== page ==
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I have methods with more than one parameter that are guarded against bad input by throwing ArgumentNullExceptions and ArgumentExceptions whenever any parameter is null.

So there are two obvious ways to test this:

  • One test per Parameter using the [ExpectedException] attribute
  • One test for all parameters using multiple try{} catch blocks

The try catch thing would look like that:

    controller.Foo(null, new SecondParameter());
    Assert.Fail("ArgumentNullException wasn't thrown");
} catch (ArgumentNullException)

With one little problem. If the test passes, Assert.Fail never gets called and will therefore be highlighted as not covered test code (by NCover).

I know this isn't actually a problem, since it's the business code I want 100% coverage of, not the test code. Still I am curious if there is a way to compress multiple Exception throwing calls into one Testcase without having dead LoCs?

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2 Answers 2

up vote 5 down vote accepted

From release notes of NUnit 2.4.7 NUnit now includes the RowTest extension, written by Andreas Schlapsi, in it's extension assemblies. This extension allows you to write test methods that take arguments and to provide multiple sets of argument values using the RowAttribute. To use RowTest, your test must reference the nunit.framework.extensions assembly.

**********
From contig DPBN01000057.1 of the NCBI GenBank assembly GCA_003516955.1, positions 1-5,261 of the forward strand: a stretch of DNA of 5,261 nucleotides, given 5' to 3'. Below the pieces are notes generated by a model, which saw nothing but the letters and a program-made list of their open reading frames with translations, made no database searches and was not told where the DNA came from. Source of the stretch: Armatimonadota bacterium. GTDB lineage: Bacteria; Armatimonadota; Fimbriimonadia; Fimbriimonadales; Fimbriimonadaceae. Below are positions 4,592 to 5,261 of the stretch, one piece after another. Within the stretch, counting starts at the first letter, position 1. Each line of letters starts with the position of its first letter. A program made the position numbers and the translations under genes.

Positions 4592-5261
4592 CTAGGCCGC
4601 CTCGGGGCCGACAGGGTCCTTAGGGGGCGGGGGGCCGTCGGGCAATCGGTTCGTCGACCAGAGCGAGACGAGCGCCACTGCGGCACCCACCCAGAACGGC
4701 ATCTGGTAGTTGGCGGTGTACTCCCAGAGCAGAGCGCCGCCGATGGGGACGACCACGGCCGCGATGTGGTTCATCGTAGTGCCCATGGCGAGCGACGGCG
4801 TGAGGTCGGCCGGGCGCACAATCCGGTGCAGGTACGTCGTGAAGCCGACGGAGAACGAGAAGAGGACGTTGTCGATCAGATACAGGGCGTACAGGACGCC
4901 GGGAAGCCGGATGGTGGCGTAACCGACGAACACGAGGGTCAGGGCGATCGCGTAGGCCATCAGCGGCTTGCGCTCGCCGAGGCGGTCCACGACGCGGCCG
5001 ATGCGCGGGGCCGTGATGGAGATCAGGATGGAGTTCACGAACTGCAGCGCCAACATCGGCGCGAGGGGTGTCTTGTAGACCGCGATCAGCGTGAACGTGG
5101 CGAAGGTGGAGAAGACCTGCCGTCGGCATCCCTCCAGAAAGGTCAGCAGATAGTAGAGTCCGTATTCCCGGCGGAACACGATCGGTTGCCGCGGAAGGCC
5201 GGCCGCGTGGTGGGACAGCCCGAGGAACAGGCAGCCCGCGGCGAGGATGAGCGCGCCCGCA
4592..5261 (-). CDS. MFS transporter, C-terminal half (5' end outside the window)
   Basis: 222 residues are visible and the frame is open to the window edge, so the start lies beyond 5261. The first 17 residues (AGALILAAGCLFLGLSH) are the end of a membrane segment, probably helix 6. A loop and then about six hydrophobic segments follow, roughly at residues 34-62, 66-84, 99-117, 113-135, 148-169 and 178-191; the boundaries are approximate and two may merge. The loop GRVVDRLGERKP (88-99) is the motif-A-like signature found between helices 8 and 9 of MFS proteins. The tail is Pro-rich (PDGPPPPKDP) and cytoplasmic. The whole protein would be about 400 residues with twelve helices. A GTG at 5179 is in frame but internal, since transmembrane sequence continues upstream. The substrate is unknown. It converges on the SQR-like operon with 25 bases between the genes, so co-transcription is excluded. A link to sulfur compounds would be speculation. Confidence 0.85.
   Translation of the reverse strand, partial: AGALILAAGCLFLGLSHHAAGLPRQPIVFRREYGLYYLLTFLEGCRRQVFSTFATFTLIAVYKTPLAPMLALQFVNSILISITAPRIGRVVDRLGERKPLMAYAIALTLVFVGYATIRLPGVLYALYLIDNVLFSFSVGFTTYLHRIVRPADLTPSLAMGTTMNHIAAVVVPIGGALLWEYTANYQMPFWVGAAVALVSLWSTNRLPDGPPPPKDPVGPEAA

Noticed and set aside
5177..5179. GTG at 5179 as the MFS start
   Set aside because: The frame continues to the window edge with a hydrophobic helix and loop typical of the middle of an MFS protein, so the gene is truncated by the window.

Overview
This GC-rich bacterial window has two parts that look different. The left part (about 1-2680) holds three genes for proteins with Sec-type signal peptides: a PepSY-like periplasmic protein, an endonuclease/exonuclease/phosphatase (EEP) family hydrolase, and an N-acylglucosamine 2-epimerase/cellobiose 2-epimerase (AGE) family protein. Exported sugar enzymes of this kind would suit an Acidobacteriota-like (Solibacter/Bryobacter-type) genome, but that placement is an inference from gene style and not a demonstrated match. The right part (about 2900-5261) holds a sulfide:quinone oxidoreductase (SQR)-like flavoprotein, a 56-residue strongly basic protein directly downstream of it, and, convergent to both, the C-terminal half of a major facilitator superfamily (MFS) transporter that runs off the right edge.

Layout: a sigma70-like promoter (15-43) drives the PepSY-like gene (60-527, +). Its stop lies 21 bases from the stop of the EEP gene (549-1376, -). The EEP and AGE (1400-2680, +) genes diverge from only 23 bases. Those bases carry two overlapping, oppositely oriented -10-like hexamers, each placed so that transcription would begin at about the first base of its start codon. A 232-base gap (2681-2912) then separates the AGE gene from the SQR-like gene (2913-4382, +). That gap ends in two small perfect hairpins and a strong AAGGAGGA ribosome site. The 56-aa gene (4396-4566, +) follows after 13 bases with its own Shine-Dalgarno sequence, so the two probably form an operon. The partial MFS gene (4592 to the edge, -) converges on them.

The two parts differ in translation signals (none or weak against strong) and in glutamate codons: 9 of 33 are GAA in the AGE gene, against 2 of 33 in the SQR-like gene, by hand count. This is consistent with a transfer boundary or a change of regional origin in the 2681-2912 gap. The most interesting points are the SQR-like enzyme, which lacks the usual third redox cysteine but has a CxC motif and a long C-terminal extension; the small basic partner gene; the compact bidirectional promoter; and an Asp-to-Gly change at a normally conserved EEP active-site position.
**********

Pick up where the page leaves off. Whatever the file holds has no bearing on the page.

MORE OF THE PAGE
It adds to NUnit the RowTest feature from MbUnit.

You can than write something like:

[Row(1, 2, 3)]
[Row(3, 4, 8, TestName="Special case")]
[Row(10, 10, 0, TestName="ExceptionTest1"
    , ExpectedException=typeof(ArgumentException)
    , ExceptionMessage="x and y may not be equal.")]
[Row(1, 1, 0, TestName="ExceptionTest2"
    , ExpectedException=typeof(ArgumentException)
    , ExceptionMessage="x and y may not be equal.")]
public void AddTest(int x, int y, int expectedSum)
  int sum = Sum(x, y);
  Assert.AreEqual(expectedSum, sum);

http://www.andreas-schlapsi.com/2008/03/31/nunit-247-includes-rowtest-extension/ The code is from source code for Nunit RowTestExtension at Google code

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Well, you can reduce it to a single dead line by extracting a utility method, e.g.

public void ExpectException<T>(Action action) where T : Exception
        Assert.Fail("Expected exception");
    catch (T)
        // Expected

Call it with:

    (() => controller.Foo(null, new SecondParameter());

(You wouldn't need to wrap it in an IDE, of course... the line length on SO is pretty short.)

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